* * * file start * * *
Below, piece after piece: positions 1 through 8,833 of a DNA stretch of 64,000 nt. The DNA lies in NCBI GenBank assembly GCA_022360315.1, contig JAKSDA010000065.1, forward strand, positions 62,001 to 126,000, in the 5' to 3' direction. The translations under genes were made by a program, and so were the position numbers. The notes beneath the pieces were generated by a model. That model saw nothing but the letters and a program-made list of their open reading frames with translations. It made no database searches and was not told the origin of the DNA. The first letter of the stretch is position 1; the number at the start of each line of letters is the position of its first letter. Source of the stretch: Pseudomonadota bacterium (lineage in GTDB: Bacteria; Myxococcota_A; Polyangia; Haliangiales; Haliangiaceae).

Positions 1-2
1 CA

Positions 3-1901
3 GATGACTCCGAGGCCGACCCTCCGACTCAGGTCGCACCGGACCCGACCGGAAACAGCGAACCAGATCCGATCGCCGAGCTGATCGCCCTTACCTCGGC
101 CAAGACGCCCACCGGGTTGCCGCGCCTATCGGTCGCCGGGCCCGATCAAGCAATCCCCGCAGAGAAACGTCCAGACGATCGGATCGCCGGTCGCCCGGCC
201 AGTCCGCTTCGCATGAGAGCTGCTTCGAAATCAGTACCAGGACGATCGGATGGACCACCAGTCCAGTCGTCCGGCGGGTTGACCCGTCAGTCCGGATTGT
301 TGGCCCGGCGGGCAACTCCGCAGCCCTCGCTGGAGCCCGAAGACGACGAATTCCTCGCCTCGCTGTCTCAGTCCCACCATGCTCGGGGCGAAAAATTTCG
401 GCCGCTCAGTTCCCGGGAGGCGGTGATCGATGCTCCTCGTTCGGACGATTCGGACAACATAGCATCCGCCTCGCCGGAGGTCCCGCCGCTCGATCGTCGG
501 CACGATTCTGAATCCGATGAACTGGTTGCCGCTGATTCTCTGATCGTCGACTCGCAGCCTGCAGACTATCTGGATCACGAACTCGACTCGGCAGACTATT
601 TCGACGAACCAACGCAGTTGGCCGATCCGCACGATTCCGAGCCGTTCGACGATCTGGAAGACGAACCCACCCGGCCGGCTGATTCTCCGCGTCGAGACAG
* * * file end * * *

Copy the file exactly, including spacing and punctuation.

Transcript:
Below, piece after piece: positions 1 through 8,833 of a DNA stretch of 64,000 nt. The DNA lies in NCBI GenBank assembly GCA_022360315.1, contig JAKSDA010000065.1, forward strand, positions 62,001 to 126,000, in the 5' to 3' direction. The translations under genes were made by a program, and so were the position numbers. The notes beneath the pieces were generated by a model. That model saw nothing but the letters and a program-made list of their open reading frames with translations. It made no database searches and was not told the origin of the DNA. The first letter of the stretch is position 1; the number at the start of each line of letters is the position of its first letter. Source of the stretch: Pseudomonadota bacterium (lineage in GTDB: Bacteria; Myxococcota_A; Polyangia; Haliangiales; Haliangiaceae).

Positions 1-2
1 CA

Positions 3-1901
3 GATGACTCCGAGGCCGACCCTCCGACTCAGGTCGCACCGGACCCGACCGGAAACAGCGAACCAGATCCGATCGCCGAGCTGATCGCCCTTACCTCGGC
101 CAAGACGCCCACCGGGTTGCCGCGCCTATCGGTCGCCGGGCCCGATCAAGCAATCCCCGCAGAGAAACGTCCAGACGATCGGATCGCCGGTCGCCCGGCC
201 AGTCCGCTTCGCATGAGAGCTGCTTCGAAATCAGTACCAGGACGATCGGATGGACCACCAGTCCAGTCGTCCGGCGGGTTGACCCGTCAGTCCGGATTGT
301 TGGCCCGGCGGGCAACTCCGCAGCCCTCGCTGGAGCCCGAAGACGACGAATTCCTCGCCTCGCTGTCTCAGTCCCACCATGCTCGGGGCGAAAAATTTCG
401 GCCGCTCAGTTCCCGGGAGGCGGTGATCGATGCTCCTCGTTCGGACGATTCGGACAACATAGCATCCGCCTCGCCGGAGGTCCCGCCGCTCGATCGTCGG
501 CACGATTCTGAATCCGATGAACTGGTTGCCGCTGATTCTCTGATCGTCGACTCGCAGCCTGCAGACTATCTGGATCACGAACTCGACTCGGCAGACTATT
601 TCGACGAACCAACGCAGTTGGCCGATCCGCACGATTCCGAGCCGTTCGACGATCTGGAAGACGAACCCACCCGGCCGGCTGATTCTCCGCGTCGAGACAG